When Tracy Jensen and her husband made the decision to adopt a child with a disability, they knew the process would be complex. What they didn’t expect was the outpouring of kindness and generosity they would receive from strangers when things didn’t go exactly as planned.
The Jensens have five sons ranging in age from 6 to 18. Their youngest son, Kumaka, was born with Spina Bifida — a birth defect that has both physical and neurological symptoms. Soon after, Tracy Jensen began a blog called, “Dear Life from a Mom of Boys” about her growing family. She became active in the Spina Bifida community.
One of the mothers Jensen met online was in the process of adopting a child from Russia. The woman’s story was uplifting, and Jensen and her husband soon found themselves discussing a similar adoption.
“I didn’t think we would qualify,” Jensen told The Mighty, “but we did.”
In August 2012, they contacted Children’s House International Adoptions, a non-profit adoption agency headquartered in Washington State with programs in 14 countries.
“We told [our case manager] we were interested in adopting a young girl with Spina Bifida, and she sent us several profiles of available children,” Jensen said.
Among them was 3-year-old Sofi — a tiny girl with big, beautiful eyes and an infectious smile.
There was just one problem – the Jensens needed help raising the $35,000 in adoption expenses.
So, the family organized several fundraisers — the most successful of which was a drive dubbed, “Shoes for Sofi.” Its premise was to collect pairs of “gently worn” shoes for Angel Bins, a for-profit company that helps raise money for nonprofit causes by recycling used items.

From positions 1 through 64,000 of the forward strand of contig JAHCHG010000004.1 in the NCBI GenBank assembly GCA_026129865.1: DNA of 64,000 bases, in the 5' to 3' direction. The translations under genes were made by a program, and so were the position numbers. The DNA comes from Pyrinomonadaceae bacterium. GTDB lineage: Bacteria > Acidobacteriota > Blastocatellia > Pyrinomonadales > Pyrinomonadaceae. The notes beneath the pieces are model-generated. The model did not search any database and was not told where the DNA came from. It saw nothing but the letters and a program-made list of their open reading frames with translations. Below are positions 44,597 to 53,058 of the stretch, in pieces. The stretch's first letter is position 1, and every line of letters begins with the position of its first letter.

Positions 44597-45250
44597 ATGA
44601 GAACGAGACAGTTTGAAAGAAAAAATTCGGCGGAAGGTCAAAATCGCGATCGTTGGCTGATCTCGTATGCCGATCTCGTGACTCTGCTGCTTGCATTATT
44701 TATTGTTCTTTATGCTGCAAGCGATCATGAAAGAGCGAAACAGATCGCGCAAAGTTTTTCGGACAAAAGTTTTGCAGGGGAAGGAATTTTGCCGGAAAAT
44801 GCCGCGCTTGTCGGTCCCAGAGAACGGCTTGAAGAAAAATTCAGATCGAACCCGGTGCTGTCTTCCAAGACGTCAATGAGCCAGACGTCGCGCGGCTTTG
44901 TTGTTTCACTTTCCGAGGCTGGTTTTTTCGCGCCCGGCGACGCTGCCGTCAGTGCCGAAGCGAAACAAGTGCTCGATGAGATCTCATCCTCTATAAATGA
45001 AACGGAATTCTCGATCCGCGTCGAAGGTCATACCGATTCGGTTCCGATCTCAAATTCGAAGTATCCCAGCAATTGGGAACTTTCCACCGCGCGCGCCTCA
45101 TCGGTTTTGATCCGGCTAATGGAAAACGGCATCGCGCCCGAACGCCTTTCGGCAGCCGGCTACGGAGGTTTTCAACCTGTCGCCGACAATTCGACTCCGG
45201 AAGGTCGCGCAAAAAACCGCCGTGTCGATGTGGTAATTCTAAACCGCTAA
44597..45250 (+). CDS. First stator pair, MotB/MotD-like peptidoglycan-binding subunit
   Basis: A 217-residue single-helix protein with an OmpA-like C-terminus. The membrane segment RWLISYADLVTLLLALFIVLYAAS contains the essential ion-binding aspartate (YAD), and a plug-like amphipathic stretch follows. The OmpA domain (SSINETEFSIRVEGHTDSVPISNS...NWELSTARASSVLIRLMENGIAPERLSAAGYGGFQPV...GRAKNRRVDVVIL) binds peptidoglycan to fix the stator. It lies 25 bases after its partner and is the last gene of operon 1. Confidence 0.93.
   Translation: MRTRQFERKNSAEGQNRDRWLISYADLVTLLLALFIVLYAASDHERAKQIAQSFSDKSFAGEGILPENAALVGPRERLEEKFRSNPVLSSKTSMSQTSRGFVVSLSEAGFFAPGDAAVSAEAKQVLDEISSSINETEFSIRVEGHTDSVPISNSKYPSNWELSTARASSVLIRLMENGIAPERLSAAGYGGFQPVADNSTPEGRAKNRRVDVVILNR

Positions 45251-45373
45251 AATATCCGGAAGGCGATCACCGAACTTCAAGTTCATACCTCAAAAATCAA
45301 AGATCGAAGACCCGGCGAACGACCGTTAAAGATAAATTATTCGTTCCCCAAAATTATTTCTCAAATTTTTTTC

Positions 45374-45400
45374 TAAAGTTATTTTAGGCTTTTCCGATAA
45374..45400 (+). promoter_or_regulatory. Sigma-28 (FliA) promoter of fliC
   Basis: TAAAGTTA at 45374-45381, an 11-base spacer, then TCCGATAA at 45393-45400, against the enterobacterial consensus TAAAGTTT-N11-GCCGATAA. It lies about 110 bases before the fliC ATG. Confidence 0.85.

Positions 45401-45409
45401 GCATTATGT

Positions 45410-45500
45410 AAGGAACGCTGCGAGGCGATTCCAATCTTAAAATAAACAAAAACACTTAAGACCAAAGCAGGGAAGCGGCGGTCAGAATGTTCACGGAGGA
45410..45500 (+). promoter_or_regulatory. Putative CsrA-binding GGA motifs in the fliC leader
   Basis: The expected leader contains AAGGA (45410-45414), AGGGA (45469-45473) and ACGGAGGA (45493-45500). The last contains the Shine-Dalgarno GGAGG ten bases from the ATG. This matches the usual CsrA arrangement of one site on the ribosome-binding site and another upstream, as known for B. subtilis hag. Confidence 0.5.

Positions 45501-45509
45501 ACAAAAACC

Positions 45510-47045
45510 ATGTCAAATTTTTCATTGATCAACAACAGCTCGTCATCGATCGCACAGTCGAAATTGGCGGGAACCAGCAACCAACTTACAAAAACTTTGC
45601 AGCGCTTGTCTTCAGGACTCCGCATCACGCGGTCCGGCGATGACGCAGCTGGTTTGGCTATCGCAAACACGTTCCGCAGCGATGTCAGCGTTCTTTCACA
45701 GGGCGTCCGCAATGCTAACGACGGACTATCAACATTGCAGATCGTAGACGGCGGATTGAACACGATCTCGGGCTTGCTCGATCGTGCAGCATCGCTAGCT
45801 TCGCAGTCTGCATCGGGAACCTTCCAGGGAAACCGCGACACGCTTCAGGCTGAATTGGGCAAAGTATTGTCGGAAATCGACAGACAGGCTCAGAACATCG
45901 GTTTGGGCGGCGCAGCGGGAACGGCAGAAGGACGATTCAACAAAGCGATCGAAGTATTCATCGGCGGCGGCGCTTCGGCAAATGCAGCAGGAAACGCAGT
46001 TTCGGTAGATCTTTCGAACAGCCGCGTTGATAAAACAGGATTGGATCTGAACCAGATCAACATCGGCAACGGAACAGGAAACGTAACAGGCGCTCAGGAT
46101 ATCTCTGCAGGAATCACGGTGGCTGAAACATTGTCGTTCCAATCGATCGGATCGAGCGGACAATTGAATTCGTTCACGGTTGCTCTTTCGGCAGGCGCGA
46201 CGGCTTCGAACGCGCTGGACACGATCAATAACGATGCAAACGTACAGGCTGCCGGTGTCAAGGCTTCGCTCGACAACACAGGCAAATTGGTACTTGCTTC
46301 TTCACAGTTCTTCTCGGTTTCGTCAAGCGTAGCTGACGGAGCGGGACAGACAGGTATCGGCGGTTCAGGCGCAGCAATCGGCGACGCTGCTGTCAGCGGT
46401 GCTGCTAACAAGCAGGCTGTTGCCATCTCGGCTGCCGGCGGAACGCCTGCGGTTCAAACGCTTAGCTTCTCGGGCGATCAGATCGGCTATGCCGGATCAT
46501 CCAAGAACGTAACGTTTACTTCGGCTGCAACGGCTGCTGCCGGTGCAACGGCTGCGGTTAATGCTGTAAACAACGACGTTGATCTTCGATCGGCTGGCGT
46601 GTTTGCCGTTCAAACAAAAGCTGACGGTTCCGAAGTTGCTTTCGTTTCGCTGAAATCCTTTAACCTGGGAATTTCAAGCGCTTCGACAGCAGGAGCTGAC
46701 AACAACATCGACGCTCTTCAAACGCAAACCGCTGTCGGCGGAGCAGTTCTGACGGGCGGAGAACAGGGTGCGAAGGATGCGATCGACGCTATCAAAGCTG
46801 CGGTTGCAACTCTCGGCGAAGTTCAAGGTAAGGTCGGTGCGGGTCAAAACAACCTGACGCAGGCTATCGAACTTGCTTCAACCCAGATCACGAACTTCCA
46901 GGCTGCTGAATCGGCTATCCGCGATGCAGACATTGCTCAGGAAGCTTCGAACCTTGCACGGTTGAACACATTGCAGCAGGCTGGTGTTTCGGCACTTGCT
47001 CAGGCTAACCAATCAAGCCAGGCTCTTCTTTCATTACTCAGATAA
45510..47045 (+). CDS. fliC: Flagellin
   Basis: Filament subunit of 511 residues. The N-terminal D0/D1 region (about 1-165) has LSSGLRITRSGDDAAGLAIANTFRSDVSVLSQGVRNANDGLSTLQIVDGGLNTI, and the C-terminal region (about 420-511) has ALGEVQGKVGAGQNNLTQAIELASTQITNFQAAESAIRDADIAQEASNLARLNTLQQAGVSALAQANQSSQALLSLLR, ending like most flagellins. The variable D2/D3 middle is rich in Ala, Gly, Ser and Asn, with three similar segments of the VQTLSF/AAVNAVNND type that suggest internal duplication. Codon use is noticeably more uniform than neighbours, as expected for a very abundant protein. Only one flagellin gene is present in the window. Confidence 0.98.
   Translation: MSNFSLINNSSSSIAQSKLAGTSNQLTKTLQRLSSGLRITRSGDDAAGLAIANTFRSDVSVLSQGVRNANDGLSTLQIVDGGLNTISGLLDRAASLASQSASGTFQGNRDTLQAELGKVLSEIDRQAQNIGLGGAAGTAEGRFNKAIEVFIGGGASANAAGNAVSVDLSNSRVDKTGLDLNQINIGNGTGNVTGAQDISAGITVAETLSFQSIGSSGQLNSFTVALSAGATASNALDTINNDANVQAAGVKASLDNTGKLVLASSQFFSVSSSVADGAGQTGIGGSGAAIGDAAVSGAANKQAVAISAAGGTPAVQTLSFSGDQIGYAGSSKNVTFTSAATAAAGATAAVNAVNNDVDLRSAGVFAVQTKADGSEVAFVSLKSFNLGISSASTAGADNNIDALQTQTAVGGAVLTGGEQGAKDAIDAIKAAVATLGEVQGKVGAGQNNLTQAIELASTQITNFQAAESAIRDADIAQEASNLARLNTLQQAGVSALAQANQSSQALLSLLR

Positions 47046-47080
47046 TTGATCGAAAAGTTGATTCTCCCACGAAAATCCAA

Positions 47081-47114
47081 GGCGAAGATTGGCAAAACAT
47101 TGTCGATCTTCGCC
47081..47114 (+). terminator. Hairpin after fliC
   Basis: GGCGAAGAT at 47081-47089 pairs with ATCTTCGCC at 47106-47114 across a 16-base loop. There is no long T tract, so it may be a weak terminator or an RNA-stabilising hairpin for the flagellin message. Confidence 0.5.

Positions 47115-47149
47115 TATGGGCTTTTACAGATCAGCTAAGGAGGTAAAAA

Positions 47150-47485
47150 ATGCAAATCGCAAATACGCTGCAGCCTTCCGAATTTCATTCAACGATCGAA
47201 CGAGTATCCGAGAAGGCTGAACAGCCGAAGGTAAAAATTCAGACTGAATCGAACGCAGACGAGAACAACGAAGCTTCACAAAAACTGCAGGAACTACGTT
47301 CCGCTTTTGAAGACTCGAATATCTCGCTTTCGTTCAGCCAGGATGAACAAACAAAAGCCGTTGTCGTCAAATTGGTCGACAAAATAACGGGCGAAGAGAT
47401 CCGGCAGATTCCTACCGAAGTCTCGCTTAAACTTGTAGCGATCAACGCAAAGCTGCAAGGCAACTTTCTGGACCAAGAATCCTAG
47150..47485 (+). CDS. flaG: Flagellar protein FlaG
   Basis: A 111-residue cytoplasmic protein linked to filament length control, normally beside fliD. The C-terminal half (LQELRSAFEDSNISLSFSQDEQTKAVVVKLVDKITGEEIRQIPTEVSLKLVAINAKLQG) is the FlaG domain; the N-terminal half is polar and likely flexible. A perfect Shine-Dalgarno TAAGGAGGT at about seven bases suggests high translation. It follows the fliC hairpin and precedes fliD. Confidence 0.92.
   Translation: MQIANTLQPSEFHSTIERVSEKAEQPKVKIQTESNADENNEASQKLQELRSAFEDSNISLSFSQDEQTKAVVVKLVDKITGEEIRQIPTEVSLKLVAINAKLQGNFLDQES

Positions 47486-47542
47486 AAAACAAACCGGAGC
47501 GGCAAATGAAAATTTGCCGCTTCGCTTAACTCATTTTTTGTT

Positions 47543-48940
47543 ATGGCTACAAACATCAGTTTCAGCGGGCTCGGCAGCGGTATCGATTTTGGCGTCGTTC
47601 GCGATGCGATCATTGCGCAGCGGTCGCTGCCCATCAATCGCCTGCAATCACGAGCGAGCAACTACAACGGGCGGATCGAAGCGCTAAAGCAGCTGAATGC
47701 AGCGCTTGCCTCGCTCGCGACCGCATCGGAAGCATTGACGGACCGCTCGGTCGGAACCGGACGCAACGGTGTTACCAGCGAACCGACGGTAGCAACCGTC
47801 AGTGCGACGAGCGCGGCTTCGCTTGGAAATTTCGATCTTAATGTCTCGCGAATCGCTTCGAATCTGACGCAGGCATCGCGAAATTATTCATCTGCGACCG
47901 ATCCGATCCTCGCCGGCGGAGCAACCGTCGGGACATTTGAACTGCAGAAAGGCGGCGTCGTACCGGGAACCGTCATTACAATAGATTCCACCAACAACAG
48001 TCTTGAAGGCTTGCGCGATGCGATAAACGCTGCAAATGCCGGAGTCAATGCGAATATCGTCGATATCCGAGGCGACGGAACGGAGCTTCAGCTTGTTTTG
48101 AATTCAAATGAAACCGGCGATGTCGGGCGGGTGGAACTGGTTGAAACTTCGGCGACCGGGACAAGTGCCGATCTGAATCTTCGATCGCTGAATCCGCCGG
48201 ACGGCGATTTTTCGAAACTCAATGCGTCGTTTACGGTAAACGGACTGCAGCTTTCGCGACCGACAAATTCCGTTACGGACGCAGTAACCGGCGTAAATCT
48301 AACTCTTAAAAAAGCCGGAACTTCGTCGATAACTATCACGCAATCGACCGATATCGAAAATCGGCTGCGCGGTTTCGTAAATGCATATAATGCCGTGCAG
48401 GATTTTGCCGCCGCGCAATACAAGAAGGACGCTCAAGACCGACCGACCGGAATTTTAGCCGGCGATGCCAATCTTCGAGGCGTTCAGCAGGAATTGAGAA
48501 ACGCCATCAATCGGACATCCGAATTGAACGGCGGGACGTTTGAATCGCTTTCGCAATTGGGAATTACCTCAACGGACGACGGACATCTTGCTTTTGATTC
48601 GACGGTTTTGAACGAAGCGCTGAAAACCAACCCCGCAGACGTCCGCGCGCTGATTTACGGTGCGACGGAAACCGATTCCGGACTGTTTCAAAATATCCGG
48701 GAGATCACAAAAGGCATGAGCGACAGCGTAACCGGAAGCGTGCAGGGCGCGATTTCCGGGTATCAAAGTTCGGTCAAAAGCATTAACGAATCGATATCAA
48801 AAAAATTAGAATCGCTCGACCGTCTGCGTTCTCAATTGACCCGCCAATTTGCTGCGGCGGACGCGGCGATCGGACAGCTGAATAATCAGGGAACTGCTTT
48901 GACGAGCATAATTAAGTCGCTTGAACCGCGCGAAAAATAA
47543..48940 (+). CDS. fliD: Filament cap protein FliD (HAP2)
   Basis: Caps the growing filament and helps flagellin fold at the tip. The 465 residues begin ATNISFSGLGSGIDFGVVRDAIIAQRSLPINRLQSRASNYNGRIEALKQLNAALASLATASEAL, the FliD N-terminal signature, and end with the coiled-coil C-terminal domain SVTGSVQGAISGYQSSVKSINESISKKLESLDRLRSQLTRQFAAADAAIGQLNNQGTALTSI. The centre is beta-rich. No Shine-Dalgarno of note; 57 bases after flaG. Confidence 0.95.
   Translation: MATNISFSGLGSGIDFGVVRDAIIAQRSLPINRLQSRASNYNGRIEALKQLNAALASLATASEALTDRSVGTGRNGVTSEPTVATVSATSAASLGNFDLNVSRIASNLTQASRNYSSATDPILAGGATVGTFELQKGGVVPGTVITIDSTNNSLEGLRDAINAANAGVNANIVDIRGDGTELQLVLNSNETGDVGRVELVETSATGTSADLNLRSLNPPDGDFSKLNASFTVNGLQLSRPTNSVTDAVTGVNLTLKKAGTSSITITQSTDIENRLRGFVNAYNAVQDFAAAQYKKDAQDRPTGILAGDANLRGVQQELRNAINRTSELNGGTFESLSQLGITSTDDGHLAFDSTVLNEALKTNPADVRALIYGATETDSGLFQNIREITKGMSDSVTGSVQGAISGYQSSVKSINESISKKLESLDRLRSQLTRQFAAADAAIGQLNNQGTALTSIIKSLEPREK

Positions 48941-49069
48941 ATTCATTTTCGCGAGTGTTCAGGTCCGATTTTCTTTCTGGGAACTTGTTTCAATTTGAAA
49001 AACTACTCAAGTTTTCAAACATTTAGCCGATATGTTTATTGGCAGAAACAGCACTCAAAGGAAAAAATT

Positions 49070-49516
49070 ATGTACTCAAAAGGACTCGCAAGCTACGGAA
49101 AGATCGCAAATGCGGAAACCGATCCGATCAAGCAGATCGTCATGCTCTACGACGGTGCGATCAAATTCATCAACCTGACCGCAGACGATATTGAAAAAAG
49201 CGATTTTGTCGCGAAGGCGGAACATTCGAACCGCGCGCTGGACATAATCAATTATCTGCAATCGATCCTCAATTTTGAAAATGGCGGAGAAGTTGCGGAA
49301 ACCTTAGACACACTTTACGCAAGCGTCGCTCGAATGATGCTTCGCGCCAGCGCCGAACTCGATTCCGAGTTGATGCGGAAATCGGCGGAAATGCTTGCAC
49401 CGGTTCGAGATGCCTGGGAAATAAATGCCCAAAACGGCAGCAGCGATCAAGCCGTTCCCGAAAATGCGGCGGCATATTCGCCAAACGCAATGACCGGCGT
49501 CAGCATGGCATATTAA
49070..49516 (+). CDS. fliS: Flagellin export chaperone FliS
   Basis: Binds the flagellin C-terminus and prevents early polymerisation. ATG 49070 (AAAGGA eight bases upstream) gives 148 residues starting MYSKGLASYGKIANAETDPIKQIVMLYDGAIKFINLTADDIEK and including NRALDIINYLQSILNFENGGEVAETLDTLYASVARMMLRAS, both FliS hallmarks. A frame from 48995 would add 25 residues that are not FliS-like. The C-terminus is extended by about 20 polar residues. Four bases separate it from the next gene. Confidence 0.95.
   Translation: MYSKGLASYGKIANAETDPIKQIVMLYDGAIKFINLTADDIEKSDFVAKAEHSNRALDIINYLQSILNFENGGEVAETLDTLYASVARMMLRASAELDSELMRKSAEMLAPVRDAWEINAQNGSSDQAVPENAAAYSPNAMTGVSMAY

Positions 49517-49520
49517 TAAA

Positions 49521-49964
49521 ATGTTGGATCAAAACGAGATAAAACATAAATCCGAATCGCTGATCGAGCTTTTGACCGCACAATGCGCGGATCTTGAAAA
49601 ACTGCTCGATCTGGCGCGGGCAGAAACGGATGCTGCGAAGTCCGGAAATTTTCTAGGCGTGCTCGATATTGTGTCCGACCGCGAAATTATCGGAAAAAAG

Their goal was to collect 5,000 pairs of shoes. Many shoes came from neighbors in Fountain Valley, Calif., — but an outpour of support came people from around the country. Every day when Jensen stepped outside her home, she’d find bags of shoes piled up by her doorstep.
The family eventually reached their goal of 5,000 pairs — then, they surpassed it. In total, they collected roughly 12,500 pairs of shoes in just five weeks, earning more than $9,000, according to Jensen. This allowed her to travel to Bulgaria in February 2014 to finalize the adoption.
When they returned, mom and daughter were greeted at the airport by the rest of the family.
“Everybody loved her,” Jensen recalled. “She fit in perfectly.”
That didn’t change when doctors in the U.S. told the Jensens that Sofi’s original diagnosis was not accurate. Sofi doesn’t have Spina Bifida — she has cerebral palsy, as well as other medical issues, some of which remain a puzzle, Jensen said.
But her family isn’t concerned with the change in diagnosis. They’re thrilled to have Sofi with them and are prepared to do whatever they need to help her.
“[Cerebral palsy] is a different world from the world of Spina Bifida, but that is okay. We will figure it out,” Jensen said. “She was meant to be with us.”
“This story is about love,” she added. “It’s about the love for a little girl and all the people who helped bring a little girl they didn’t even know home.”